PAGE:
New Medium, New Rules?

\"meaningless colorful graphic\"Over the past few months, when I’ve written posts on various issues, I’ve had several people respond to me with variations of “Why didn’t you just call and talk to me instead of blogging about it on Locally Grown?” My first, knee-jerk reaction to the question was that these people “don’t get it”, but I realize that’s unfair. I know and respect these people In Real Life, and they’re asking a legitimate question.

Perhaps some cross-[sub]cultural communication is in order. Those of us who’ve had long-term involvement with online dialog and virtual communities have had time to absorb the social conventions of that milieu. This isn’t necessarily the case with people who are relatively new to this world, or who don’t use the medium extensively. Added to this mild culture clash is the fact that our online community parallels our geographical one, which adds another layer of complexity; it makes it more difficult to determine which social conventions apply, and how that might play out online here at Locally Grown.

If I have a beef with a particular individual in Northfield, I’m not likely to publish a blog post without having at least a telephone conversation with the person first. But many of the issues I’m raising for discussion, or things I’m critiquing, are procedural or institutional in nature, and it’s not clear where the problem resides or with whom to effectively address it. I thought of this while reading Griff’s post about the Chamber when he wrote about why he hasn’t joined. If Griff wanted seek a specific change in the Chamber, who does he call? The new board president? Last year’s president? The executive director? What about “legacy” policies that have been adopted and implemented by people over a period of years or decades, who may no longer be involved? That’s just one example.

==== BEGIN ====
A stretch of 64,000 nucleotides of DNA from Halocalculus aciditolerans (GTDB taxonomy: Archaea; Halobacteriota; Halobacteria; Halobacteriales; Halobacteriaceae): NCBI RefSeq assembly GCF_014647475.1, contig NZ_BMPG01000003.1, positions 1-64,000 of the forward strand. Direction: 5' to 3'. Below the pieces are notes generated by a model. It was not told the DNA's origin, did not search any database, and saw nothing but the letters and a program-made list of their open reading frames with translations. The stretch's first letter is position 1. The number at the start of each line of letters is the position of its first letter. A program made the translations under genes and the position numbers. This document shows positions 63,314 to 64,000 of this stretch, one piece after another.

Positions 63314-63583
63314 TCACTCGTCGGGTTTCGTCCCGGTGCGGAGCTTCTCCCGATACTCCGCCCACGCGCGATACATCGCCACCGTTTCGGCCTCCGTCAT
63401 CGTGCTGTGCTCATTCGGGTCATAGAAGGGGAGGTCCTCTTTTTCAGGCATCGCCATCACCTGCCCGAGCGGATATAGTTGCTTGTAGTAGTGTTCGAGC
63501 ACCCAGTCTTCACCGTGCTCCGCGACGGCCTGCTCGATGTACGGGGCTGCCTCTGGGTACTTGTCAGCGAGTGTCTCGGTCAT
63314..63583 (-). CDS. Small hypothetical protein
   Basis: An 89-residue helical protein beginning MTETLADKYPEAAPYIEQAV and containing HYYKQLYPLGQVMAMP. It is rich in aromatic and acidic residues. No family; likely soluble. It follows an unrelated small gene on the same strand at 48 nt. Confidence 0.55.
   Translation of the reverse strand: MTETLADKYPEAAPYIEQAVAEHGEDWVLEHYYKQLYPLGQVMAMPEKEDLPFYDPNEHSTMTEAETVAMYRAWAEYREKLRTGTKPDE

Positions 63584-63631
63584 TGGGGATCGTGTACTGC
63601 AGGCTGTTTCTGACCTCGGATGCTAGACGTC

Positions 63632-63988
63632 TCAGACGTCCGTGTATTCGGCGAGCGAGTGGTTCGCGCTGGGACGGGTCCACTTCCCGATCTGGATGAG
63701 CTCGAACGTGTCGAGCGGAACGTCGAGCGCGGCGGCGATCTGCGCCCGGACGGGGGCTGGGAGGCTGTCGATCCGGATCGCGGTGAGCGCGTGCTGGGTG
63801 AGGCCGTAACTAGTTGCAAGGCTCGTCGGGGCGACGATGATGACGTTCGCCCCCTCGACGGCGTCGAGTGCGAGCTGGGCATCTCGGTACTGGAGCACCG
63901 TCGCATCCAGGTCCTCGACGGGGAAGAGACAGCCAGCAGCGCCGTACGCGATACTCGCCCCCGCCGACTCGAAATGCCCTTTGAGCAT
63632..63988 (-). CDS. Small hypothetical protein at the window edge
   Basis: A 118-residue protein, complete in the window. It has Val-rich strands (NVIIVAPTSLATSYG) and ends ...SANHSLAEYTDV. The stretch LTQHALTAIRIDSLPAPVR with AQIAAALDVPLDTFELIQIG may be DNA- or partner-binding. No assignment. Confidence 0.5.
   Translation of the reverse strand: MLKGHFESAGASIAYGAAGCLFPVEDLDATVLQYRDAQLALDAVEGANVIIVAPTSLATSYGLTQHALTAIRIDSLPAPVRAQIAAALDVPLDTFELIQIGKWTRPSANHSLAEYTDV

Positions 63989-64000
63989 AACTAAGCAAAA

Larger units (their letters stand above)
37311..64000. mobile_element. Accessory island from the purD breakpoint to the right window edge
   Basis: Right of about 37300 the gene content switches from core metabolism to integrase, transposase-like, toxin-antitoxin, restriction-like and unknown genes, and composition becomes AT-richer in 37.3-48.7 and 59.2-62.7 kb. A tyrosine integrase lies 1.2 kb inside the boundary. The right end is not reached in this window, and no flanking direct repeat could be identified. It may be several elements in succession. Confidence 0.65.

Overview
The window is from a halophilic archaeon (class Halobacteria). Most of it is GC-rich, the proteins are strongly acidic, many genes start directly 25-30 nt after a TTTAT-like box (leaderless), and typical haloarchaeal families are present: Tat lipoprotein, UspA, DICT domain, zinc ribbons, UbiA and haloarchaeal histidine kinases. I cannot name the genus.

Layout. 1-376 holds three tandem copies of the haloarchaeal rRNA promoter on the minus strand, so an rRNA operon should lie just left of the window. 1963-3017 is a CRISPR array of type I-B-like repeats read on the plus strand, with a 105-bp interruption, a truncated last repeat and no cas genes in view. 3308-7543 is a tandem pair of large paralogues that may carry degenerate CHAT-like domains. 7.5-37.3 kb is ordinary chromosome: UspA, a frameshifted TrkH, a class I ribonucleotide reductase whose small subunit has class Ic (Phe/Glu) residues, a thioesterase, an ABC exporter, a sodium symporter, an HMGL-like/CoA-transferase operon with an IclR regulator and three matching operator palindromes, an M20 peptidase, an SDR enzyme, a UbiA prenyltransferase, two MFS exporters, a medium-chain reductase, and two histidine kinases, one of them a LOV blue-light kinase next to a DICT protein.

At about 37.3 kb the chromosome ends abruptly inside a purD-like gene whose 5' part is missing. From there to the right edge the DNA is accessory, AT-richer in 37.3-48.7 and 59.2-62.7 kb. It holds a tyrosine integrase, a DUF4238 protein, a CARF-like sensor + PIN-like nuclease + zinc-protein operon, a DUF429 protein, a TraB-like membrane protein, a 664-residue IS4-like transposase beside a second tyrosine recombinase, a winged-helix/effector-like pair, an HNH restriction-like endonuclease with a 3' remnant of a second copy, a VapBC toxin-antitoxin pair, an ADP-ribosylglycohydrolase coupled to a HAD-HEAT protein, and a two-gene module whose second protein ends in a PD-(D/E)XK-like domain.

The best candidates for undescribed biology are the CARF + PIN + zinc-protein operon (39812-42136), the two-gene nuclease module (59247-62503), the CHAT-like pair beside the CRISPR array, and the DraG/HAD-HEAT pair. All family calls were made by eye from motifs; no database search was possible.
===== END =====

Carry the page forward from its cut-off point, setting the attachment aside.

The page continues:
So what are the rules exactly? Is it a given that if Griff or Ross or I “speak” publicly without first speaking privately with those concerned with a particular topic, we’re out of bounds? Will my children’s teachers take it out on my kids because their mother is a bitch? Will I be blackballed by Miss Manners?

I’d like to gain additional perspectives from others in the LoGro community. What do you think?


  1. Griff Wigley said:

    Randy, I expect that the RepJ reporter will adhere to traditional “prior to publishing” journalistic practices for the stories they publish here. They’ll likely be opinionated pieces, like one sees in Slate or MinnPost but still backed by facts, not just speculation.

    But I’ll continue to speculate on occasion, tho not recklessly.

    I get a steady stream of news, tidbits, rumors from people every week that I decline to put on LG because of ‘journalistic ethical standards.’  When I do speculate, it’s with a consideration on what’s helpful, what’s potentially damaging, what’s responsible, what’s going to further understanding.

    I know you and I don’t agree on my handling of the heroin story but that was a case in which I did phone an important source (the police chief) before blogging it. No, I didn’t verify his facts, but that’s where I think the line is between the blogging we do here (“Police chief and drug researcher say we have a heroin problem and I agree”) and what a good journalist would do (“Heroin in Northfield: what are the facts?”).  I think both types of writing are valid.

    April 15, 2008
  2. Holly Cairns said:

    Anne said:

    This is a group of writers sharing comments with 5,000 observers, and the entire world.

    Well, duh. 🙂

    April 15, 2008
  3. David Ludescher said:

    Tracy: Randy (post #46) made my point more eloquently than I.

    April 15, 2008

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